The morning is the most difficult time of day.
The morning is when I wake gripped with fear, my heart seized with terror at the thought of waking up, getting out of bed, living through the day.
It’s hard to describe the fear to those who haven’t lived it. If you haven’t lived it, I don’t know how you could possibly imagine it. So don’t comfort me, don’t tell me it’s going to be okay, don’t give me advice.
The fear happens after something terrible happens to you when it’s not supposed to. I was about to graduate residency, about to start a promising career, in a great (so I thought) relationship that was supposed to lead to marriage and children.
Now I wake up and I feel afraid because I know how unsure my footing really is, how anything can be taken away, how nothing is secure. I feel afraid because I feel sick, and I feel pain, and I don’t know how much more I can stand before my spirit is broken.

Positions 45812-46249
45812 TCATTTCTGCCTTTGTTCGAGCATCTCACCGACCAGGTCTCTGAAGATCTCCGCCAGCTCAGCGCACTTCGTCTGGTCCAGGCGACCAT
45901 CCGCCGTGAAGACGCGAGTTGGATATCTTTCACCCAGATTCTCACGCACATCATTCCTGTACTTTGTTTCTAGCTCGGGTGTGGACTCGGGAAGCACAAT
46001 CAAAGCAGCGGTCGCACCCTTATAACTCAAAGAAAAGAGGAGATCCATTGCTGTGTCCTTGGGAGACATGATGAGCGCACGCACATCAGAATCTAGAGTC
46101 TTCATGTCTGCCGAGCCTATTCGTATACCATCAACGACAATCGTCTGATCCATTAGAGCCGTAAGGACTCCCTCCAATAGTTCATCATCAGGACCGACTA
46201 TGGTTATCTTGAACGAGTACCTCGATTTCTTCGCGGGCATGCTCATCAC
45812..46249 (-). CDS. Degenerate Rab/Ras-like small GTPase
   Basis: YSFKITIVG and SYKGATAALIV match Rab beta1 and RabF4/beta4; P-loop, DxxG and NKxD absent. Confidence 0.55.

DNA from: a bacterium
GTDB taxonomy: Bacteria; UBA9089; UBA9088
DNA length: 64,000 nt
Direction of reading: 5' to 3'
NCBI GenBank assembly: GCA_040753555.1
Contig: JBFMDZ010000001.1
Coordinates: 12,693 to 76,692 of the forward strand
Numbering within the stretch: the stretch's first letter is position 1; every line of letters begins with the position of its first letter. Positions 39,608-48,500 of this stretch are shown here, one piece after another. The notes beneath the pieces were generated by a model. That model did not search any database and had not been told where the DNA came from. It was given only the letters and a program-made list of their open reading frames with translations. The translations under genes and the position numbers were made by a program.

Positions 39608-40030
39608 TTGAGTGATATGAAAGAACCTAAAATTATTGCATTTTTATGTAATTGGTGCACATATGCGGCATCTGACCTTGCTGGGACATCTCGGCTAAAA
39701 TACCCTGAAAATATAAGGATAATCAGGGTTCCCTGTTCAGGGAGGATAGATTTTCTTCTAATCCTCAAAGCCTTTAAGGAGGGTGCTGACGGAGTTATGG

I’m near the end of my intensive chemotherapy (and possibly past the end if I decide not to continue with the last round), but with that relief comes the fear—with the end the fear rises—because now what is there to think about besides how horrible this thing is that’s happened to me? Now I supposedly start the process of healing, but the fear tells me there’s nothing left inside of me to heal.
The fear is like a thick fog that has settled on my chest, heaving and heavy, like a dull weight on my soul.
I know someday the fog will lift, but when it does there will be a different woman underneath, because this woman will know what it feels like to have been broken.